Estimates of lineage divergence times (Figure 3A) placed the age of stem-node Camptoloma, i.e., the divergence of Camptoloma from sister tribes Teedieae and Buddlejeae, in the Miocene (21.1 Ma, 95% HPD: 11.52–34.05). The age of crown-node Camptoloma, i.e., the divergence of C. rotundifolium from the other species, was estimated in the Pliocene, at 4.26 Ma (95% HPD: 1.29–9.09 Ma), while the split between C. canariense and C. lyperiiflorum was dated as 3.42 Ma (1.05–7.70, Figure 3A). The nested-dated trees from the population-level datasets (Figure 3B) indicate an Early Pleistocene age for the start of population divergence within C. rotundifolium (1.85 Ma; 0.61–4.24, Figure 3). The species “crown age” was dated as older, close to the Plio–Pleistocene boundary (3.09 Ma; 1.28–6.11), in the case of C. lyperiiflorum. This age was considerably younger (Late Pleistocene) in C. canariense (0.76 Ma; 0.23–1.69).

Biogeographic and phylogeographic analyses

The RevBayes-DEC analysis (Figure 4) reconstructed the most recent common ancestor (MRCA) of Camptoloma and its sister tribes Teedieae and Buddlejeae as occurring in eastern South Africa. This was followed by migration to the west in Teedieae, and to the west and north in Buddlejeae; the current cosmopolitan distribution of Buddleja is explained by dispersal from southern African ancestors. The stem-ancestor of Camptoloma was inferred as occurring in Namibia (western South Africa, Figure 4), implying a dispersal event from the east. Sister tribes Limoselleae and Scrophularieae are also of western South African origin. However, inferences for many of these backbone nodes received very low marginal posterior probabilities (<0.01), a result of the limited taxon sampling, long internal branches, and the cosmopolitan distribution of Scrophulariaceae. Crown-node Camptoloma was reconstructed as already occupying the three regions where the three extant species occur (>0.75), implying a dispersal event northwest (Gran Canaria) and eastward (Somalia, Oman, Yemen and Socotra). The current disjunct distribution of the genus is explained by a first vicariance event between southern and northern ancestors, followed by vicariance between west and east across the Sahara (Figure 4).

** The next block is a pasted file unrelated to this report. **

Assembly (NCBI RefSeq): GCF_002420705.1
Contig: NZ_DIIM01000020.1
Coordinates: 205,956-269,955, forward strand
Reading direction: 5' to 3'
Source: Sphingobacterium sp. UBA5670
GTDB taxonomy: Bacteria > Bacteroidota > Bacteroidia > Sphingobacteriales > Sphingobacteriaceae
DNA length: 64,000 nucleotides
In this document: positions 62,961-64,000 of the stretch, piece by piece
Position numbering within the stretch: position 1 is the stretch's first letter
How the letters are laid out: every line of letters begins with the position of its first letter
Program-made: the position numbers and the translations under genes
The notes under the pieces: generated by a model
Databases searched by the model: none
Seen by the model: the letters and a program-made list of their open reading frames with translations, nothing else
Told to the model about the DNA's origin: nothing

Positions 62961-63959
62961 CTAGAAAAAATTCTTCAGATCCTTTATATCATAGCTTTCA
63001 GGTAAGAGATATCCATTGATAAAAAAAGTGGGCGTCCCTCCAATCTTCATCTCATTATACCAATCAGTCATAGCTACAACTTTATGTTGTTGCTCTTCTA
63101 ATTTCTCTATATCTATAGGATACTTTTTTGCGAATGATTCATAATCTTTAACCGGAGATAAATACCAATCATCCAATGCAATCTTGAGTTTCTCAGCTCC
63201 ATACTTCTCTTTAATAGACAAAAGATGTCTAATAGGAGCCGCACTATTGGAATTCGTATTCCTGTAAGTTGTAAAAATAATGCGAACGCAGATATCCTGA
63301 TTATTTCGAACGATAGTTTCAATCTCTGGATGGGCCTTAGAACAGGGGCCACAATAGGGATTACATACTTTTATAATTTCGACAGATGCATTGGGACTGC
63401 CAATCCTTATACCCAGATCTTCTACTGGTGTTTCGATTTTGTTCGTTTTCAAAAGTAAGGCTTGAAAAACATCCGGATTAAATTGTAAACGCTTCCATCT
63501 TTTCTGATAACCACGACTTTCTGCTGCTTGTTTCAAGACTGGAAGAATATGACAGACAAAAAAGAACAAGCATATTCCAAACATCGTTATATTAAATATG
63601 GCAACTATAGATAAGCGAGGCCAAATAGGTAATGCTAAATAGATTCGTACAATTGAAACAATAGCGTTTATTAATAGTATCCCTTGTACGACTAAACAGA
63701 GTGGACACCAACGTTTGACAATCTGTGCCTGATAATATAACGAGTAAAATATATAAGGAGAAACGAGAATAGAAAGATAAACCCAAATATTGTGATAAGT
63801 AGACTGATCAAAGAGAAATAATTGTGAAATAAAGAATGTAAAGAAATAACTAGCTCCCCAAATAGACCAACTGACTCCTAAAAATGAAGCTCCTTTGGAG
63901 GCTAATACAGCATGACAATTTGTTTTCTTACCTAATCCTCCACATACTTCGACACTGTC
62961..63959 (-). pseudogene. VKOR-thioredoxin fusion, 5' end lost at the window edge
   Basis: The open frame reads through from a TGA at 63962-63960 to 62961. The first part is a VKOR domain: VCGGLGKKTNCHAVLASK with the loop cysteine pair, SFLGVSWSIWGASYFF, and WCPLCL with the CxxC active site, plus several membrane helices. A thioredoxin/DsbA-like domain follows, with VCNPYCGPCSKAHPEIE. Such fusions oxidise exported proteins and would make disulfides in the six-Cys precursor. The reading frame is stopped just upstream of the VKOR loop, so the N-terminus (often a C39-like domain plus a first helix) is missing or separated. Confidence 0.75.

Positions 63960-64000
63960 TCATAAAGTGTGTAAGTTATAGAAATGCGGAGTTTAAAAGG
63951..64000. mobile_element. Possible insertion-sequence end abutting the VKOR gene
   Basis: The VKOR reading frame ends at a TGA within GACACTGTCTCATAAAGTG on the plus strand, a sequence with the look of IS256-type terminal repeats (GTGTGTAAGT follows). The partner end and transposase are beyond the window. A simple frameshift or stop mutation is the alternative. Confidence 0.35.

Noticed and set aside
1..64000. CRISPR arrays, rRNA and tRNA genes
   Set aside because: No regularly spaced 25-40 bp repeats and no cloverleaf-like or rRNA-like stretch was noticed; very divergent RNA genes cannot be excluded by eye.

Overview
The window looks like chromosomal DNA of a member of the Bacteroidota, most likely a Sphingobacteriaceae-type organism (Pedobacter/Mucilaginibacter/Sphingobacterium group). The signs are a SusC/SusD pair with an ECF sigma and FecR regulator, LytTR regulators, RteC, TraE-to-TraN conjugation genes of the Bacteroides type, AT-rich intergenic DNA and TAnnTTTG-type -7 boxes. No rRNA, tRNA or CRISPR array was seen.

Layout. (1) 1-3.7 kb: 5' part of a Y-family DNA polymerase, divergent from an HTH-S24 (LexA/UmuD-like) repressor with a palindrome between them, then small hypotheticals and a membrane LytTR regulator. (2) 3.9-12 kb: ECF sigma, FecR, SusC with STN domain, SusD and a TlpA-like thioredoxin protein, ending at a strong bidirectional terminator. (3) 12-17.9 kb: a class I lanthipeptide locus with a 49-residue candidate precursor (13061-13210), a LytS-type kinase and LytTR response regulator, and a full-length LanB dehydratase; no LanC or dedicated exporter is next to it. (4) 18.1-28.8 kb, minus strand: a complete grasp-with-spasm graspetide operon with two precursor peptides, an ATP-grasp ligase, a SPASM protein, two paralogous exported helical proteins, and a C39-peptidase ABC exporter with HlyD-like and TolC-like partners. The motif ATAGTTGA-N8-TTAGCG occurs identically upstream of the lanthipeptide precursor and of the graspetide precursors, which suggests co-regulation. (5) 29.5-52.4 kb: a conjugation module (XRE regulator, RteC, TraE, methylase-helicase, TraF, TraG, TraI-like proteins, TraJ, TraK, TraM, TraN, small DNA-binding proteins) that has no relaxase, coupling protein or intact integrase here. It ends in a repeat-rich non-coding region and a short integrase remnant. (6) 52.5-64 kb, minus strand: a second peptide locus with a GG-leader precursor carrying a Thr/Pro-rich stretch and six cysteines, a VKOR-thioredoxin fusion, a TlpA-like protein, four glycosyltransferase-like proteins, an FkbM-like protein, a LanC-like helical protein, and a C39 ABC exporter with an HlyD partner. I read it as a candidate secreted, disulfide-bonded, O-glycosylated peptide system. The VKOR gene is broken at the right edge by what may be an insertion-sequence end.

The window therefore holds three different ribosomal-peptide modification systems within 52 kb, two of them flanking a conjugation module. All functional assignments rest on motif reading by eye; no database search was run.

Details are in the caption following the image